This picture below probably looks familiar to you. I first came across a more simplified version of it in high school when a teacher scribbled on the board two stick figures and a few arrows. This is the Shannon-Weaver model of communication from 1948. In this blog post I want to introduce the idea that this simple representation of communication needs to be considered whenever anyone inside the church tries to communicate anything outside the church.
In other words, whenever the church attempts mission, evangelism, being missional, being incarnational, everything we do: the process of communication needs to be considered. I don’t just mean spoken or written, but actions and everything else we do.
With the communication of the church in mind, there’s a lot that can be said about the Shannon-Weaver model. Right now I will focus on the model itself and in future posts I will refer back to this as I apply it to the past, present, and future church.
Definitions of communication
There are many definitions for “communication” and according to Griffin 1 there is not yet one final and definitive way to define it. He does offer a helpful working definition:
“Communication is the relational process of creating and interpreting messages that elicit a response” 2
Tubbs 3 suggests:
“Communication is a subject so frequently discussed that the term itself has become too meaningful – that is, it has too many different meanings for people” 4
Tubbs is probably not thinking of the church world when he mentions how frequently communication is discussed! I like the Shannon-Weaver model of communication because it keeps clear and simple what communication is.
Devito 5 says communication occurs when one or more people send and receive messages that may be distorted by noise, occur within certain contexts, have some kind of effect, and provide an opportunity for feedback.
The diagram explained
The diagram above illustrates basic communication theory. It shows the communication process that occurs when two people talk to each other.
The blue person on the left, the “sender” speaks, so in this case it is a verbal message sent to the red person on the right – the “receiver”.
The message is encoded and goes through a channel to be decoded by the red person.
Several things are going on:
The message travels through or along the channel which is subject to noise, in other words interference or distortion that could alter the message. In verbal communication this noise might actually be physical noise like a lawn mower or screaming baby, and this is called physiological noise, and the result of this might be what is called psychological effects, for example: an inability to concentrate on what is being communicated. Noise could be much more subtle than that, for example, when a person uses words in such a way that you do not understand the meaning, and this is called semantic noise.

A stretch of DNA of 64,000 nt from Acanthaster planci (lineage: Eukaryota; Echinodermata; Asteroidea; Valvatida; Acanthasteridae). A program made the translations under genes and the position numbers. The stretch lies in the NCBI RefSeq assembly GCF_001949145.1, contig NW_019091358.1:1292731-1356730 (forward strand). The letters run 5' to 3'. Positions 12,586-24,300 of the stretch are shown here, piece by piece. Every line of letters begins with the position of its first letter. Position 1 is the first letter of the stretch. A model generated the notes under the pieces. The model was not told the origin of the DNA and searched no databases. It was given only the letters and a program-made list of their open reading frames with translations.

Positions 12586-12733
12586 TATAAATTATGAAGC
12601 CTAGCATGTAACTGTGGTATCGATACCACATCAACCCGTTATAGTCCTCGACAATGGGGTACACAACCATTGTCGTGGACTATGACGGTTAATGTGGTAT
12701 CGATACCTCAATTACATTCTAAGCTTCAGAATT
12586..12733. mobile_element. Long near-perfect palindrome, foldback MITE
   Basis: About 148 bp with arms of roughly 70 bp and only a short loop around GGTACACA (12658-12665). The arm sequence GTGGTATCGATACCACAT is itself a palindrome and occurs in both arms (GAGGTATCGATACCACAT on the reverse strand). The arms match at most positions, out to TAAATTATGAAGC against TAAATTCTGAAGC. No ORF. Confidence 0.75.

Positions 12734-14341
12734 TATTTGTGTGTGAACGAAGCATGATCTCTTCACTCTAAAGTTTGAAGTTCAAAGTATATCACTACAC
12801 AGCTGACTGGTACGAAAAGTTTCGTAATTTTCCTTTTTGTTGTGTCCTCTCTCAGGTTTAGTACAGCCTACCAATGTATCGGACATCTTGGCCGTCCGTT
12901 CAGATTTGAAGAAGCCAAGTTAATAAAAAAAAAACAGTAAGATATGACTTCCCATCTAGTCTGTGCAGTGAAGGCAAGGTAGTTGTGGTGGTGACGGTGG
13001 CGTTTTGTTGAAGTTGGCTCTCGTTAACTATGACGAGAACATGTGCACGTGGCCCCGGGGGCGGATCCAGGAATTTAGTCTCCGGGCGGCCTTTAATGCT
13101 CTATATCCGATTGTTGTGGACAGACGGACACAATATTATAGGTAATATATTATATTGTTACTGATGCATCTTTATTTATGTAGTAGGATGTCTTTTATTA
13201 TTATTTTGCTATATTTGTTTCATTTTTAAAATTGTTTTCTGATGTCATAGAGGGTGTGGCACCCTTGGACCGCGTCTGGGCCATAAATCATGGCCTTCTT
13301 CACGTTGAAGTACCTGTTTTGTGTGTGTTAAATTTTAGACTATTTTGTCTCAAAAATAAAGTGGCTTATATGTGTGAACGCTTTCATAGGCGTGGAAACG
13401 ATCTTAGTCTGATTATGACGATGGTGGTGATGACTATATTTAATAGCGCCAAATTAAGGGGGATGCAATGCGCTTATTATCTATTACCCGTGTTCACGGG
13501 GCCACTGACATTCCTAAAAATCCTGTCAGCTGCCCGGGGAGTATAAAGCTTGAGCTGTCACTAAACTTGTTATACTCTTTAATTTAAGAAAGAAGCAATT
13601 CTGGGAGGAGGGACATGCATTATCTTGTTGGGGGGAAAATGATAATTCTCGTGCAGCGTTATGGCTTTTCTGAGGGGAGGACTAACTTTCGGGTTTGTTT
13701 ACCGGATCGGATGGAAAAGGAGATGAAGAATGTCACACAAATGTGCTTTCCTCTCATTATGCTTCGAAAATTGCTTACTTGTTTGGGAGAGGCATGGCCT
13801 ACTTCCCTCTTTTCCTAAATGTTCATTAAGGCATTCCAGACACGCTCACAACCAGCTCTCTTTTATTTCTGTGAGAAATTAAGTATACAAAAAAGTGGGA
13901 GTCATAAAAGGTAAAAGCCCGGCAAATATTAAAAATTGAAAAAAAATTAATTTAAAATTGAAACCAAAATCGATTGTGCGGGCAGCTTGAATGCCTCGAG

After the message is sent there is the potential for feedback from the receiver which goes through the same process back to the original sender. In a verbal conversation this feedback might be verbal response, or it could be eye contact, facial expressions, or other body language or actions.
The result of any communication is revealed through the feedback from the “receiver” (the red person on the right of the diagram). It is not until feedback occurs that the “sender” can decide if the communication was successful or not.
Verbal communication is only one form of communication: many things communicate such as ethnicity, distance, history, relationship status, all these things are received and interpreted, perceptions are created, and responses are formed, with the potential for feedback.
Who are the communicators?
On the “sender” side of the communication process, in the diagram above it is a person. The sender could also be an organisation, such as clubs, sports groups, political parties, and while the “receiver” could be an individual person, it could also more broadly be seen as a group of people, or large groupings of people, cultural groupings – such as Cantabrians, or even New Zealand society.
Church as “sender”
In my doctoral research I have considered the church in New Zealand as the “sender”, and people outside of the church as the “receiver.” I will unpack this more in later blog posts as I add to the definition of “mission”.
In this post I have explained the basic idea around the Shannon-Weaver model of communication. This is because I think it is a very good tool to use when examining the communication of the church.
In this post I have tried to set the scene in terms of how we might think about the communication of the church.
I’d be interested to hear any comments you have in terms of thinking of your local church as being represented as the blue person on the left of the diagram:
Have you thought about church in this way before?
Image: The Shannon-Weaver model of communication, Mike Crudge.
- Griffin, E. (2012). A first look at communication theory. New York, NY: McGraw-Hill. ↩
- (Griffin, 2012, p. 6). ↩
- Tubbs, S. (2010). Human communication: principles and contexts. New York, NY: McGraw-Hill. ↩
- (Tubbs, 2010, p. 8). ↩
- Devito, J. A. (2009). Human communication: the basic course. New York, NY: Pearson Education, p. 12. ↩